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US Senate votes to allow ISPs to sell personal data to advertisers without opt-out safeguards

The U.S. Senate has voted in favor of overturning privacy rules instituted by the Federal Communications Commission in 2016, which —if the measure survives a second vote in the House of Representatives —will allow internet service providers to sell customer data to advertisers without people having a say.




The Senate vote was split along party lines, with 50 Republicans in favor and 48 Democrats opposing, Reuters reported. Two Republicans were absent.

It's unknown when the House of Representatives will decide on the matter.

The prior FCC rules required ISPs to get consent before sharing data on location, health, children, finances, or browser history, whether for advertisers or internal marketing. They were opposed not only by the ISPs but by political supporters like Senate Majority Leader Mitch McConnell (R-KY), who after the Senate vote argued they created "an uneven playing field," discouraging "competition, innovation, and infrastructure investment."

Republicans on the FCC —including new chairman Ajit Pai —have suggested the rules give Web companies like Google and Facebook the ability to collect more data than ISPs, and hence an unfair edge in ads.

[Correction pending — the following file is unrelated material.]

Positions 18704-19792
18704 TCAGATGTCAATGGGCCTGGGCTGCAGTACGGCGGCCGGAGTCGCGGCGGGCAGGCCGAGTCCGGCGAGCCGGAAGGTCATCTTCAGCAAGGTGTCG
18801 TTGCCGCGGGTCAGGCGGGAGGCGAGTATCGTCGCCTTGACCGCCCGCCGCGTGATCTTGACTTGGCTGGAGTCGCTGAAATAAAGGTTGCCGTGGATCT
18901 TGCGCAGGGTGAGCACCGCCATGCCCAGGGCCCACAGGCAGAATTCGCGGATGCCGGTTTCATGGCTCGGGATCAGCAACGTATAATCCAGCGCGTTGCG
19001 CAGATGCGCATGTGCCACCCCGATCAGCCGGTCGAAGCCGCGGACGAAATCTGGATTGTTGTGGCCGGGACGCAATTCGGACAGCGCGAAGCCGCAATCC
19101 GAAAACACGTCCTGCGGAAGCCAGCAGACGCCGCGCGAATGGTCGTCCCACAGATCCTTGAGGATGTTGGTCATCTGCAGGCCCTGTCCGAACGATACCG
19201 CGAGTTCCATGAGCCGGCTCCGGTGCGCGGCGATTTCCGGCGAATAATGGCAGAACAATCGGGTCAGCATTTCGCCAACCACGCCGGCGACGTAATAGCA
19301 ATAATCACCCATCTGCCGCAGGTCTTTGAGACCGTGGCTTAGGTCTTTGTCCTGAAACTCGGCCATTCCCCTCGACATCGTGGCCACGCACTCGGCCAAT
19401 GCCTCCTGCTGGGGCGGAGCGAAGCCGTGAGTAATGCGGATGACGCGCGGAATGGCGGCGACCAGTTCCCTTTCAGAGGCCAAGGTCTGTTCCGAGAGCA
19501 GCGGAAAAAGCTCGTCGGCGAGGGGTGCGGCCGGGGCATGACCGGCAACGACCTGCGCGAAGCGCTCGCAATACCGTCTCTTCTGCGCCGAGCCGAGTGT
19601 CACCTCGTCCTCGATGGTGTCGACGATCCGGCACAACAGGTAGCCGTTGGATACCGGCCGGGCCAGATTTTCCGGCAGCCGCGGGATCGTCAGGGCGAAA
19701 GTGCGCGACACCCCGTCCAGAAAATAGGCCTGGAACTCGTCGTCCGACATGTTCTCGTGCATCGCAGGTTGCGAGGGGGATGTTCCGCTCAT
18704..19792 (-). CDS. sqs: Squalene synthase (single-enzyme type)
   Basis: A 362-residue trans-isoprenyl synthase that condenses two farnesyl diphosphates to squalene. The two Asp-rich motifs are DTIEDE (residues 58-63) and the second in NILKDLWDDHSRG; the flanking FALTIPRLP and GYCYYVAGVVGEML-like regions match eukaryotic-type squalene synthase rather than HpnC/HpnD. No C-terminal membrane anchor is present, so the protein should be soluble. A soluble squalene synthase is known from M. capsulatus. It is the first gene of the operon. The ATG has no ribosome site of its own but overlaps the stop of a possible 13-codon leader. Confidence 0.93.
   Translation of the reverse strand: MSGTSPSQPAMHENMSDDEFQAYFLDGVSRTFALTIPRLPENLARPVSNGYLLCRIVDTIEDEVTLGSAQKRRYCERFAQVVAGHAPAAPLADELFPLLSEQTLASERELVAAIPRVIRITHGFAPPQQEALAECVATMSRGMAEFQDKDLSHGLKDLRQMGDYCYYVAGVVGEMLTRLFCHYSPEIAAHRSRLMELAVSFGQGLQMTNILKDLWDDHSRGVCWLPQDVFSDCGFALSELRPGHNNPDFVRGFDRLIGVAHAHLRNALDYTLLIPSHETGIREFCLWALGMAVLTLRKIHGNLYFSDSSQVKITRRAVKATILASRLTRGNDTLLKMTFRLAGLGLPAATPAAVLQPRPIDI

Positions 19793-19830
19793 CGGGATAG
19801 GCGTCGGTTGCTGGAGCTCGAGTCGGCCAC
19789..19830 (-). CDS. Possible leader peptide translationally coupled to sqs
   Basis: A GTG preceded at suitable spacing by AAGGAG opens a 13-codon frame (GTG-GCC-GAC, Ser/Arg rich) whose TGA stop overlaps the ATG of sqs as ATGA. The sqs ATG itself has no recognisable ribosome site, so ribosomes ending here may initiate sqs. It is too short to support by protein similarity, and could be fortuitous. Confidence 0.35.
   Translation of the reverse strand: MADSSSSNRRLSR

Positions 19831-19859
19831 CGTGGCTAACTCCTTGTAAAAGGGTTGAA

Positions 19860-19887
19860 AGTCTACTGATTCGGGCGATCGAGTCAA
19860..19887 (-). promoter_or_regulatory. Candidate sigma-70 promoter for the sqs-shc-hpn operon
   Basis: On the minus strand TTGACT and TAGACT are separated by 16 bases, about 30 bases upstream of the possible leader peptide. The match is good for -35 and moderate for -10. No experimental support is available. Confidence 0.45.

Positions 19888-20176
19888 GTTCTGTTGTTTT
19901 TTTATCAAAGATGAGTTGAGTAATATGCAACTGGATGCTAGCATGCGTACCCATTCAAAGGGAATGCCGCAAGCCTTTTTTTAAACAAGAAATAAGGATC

According to Vocativ, citing the Center for Responsive Politics, the 22 Republican senators behind the move to overturn have received over $1.7 million in donations from trade organizations and ISPs like AT&T and Comcast since 2012. Some of the bigger individual recipients include Texas senators John Cornyn and Ted Cruz, Florida's Marco Rubio, and South Dakota's John Thune.

The biggest corporate donors were AT&T, Comcast, and Verizon, which gave $357,000, $309,000, and $273,000, respectively.

Apple has typically limited the amount of demographic data it shares with outside parties, in keeping with a privacy focus favored by CEO Tim Cook. This has created problems in some cases, for instance hurting the appeal of selling digital magazines and newspapers through the App Store, since publishers have less data to attract advertisers. It was infamously a factor in tanking iAd, Apple's in-house attempt at mobile advertising.